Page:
And let's say, all of this did get worked out, and Moe got a placement, and then for some reason, the placement didn't work for him. The whole thing starts over.

In another year, I will be researching kindergartens for my typical three year old. I will go to open houses and talk to friends and do my best to find a school that will fit her needs. But it is our choice. And if it isn't exactly right, even if I just send her to the public school at the end of our street that isn't the best but is perfectly adequate, she will be fine. She will learn. And if we don't like the school, we will change. I can't say it will be easy. But I'm pretty sure it won't bankrupt me either.

Thursday, January 17, 2013

Bubble wrap: The scourge of the planet

We got a lot of packages delivered over the holidays, and with packages comes bubble wrap. Big bubbles, little bubbles, green bubbles, clear bubbles... there's a variety. My kids love this shit. Everybody loves this shit. I used to love this shit, that is until my house was full of giant sheets of bubble wrap that scare the SHIT out of me.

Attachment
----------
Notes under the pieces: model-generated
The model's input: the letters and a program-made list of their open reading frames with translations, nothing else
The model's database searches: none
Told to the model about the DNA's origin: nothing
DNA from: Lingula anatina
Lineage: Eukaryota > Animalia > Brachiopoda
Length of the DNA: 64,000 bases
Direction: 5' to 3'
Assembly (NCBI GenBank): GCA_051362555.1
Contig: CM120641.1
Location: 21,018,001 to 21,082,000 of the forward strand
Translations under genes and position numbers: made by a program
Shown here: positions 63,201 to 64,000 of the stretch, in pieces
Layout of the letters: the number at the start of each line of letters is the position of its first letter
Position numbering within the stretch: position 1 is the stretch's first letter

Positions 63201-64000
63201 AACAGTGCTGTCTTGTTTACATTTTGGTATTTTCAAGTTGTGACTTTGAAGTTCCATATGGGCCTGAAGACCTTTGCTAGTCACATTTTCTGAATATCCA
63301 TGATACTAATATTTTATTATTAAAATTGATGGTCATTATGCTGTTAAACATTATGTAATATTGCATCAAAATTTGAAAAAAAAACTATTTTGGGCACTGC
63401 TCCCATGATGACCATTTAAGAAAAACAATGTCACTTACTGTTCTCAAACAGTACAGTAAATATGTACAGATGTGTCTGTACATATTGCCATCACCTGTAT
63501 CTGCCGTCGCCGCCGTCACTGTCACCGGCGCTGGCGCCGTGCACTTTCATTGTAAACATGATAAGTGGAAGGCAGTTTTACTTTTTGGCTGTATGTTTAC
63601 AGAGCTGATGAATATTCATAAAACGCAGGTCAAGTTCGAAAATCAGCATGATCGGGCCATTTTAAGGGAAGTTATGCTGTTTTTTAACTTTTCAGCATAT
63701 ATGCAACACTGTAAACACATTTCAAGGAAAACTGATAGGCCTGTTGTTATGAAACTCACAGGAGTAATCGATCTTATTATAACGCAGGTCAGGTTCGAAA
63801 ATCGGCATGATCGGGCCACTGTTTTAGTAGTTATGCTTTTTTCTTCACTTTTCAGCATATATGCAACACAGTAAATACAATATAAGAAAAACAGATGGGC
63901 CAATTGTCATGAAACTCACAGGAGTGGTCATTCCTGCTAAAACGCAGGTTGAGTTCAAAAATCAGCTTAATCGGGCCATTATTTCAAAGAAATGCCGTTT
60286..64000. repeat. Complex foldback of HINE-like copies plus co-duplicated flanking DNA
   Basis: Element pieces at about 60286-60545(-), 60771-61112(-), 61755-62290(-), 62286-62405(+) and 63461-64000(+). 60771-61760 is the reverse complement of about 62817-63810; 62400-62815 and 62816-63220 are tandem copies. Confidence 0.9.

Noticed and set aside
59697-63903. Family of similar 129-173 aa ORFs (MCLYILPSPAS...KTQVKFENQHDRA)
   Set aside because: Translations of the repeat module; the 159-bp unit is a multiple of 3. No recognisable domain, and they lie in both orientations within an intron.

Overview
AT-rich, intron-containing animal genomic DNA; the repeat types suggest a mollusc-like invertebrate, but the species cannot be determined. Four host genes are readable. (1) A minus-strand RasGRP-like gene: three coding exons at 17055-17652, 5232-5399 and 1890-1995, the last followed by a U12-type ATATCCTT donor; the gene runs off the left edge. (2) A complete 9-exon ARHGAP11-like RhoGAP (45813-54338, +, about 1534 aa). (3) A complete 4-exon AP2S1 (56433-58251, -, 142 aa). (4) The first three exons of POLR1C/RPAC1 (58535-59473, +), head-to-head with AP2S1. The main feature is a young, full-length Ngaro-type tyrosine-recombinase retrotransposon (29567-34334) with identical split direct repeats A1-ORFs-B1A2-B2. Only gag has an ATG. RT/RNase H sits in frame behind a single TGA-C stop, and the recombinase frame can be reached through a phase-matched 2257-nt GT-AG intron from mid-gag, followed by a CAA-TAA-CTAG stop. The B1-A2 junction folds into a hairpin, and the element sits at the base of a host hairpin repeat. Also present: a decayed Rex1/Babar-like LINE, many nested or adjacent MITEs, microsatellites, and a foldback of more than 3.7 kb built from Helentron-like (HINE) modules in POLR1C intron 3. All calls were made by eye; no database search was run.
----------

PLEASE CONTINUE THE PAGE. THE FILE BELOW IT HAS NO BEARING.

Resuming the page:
They like to lay them out on the floor and then stomp on them

I'll be sitting on the couch and suddenly POP! POP! POP! POP!

They'll be in bed at night, pretending to go to sleep, and suddenly POP! POP! POP! POP!

I'll be at my desk, on my chair with wheels, and I'll move backwards and suddenly POP! POP! POP! POP!

After I drew this I showed it to Child 2 and then pointed to the sheet of bubble wrap and said "does it look like that?"
and he said "Not even close."

I'm walking through the dark house to get some water and suddenly POP! POP! POP! POP!

Sometimes they like to sneak up behind me and suddenly POP! POP! POP! POP! I really hate that one.

I FUCKING HATE BUBBLE WRAP NOW!! It used to be such a fun thing to play with but now I'm like a soldier with PTSD, any time I hear any slight popping sound I dive under my desk to save my life.

Can we just go back to the days when bubble wrap was used to protect fragile things from getting broken? Because I don't think my psyche can take much more of this.